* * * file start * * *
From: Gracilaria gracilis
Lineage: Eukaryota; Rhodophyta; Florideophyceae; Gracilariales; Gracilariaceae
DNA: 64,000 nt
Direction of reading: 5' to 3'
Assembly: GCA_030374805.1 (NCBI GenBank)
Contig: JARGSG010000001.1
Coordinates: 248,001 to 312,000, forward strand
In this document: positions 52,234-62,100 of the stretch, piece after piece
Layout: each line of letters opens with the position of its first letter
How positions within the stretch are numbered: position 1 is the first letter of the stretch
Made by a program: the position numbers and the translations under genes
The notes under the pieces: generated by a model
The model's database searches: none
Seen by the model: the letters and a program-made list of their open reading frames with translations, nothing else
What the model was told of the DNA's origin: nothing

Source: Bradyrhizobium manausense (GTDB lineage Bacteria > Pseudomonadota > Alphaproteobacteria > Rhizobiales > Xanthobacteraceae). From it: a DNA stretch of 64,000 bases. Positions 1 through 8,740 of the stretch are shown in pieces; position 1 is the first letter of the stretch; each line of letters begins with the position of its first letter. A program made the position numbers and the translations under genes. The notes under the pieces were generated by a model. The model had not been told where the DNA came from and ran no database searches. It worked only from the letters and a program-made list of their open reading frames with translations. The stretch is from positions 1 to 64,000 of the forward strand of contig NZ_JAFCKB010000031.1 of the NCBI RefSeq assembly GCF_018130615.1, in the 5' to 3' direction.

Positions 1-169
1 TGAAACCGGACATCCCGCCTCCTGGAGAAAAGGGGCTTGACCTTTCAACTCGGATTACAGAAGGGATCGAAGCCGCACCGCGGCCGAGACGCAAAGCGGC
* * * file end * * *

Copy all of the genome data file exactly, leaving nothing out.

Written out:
From: Gracilaria gracilis
Lineage: Eukaryota; Rhodophyta; Florideophyceae; Gracilariales; Gracilariaceae
DNA: 64,000 nt
Direction of reading: 5' to 3'
Assembly: GCA_030374805.1 (NCBI GenBank)
Contig: JARGSG010000001.1
Coordinates: 248,001 to 312,000, forward strand
In this document: positions 52,234-62,100 of the stretch, piece after piece
Layout: each line of letters opens with the position of its first letter
How positions within the stretch are numbered: position 1 is the first letter of the stretch
Made by a program: the position numbers and the translations under genes
The notes under the pieces: generated by a model
The model's database searches: none
Seen by the model: the letters and a program-made list of their open reading frames with translations, nothing else
What the model was told of the DNA's origin: nothing

Source: Bradyrhizobium manausense (GTDB lineage Bacteria > Pseudomonadota > Alphaproteobacteria > Rhizobiales > Xanthobacteraceae). From it: a DNA stretch of 64,000 bases. Positions 1 through 8,740 of the stretch are shown in pieces; position 1 is the first letter of the stretch; each line of letters begins with the position of its first letter. A program made the position numbers and the translations under genes. The notes under the pieces were generated by a model. The model had not been told where the DNA came from and ran no database searches. It worked only from the letters and a program-made list of their open reading frames with translations. The stretch is from positions 1 to 64,000 of the forward strand of contig NZ_JAFCKB010000031.1 of the NCBI RefSeq assembly GCF_018130615.1, in the 5' to 3' direction.

Positions 1-169
1 TGAAACCGGACATCCCGCCTCCTGGAGAAAAGGGGCTTGACCTTTCAACTCGGATTACAGAAGGGATCGAAGCCGCACCGCGGCCGAGACGCAAAGCGGC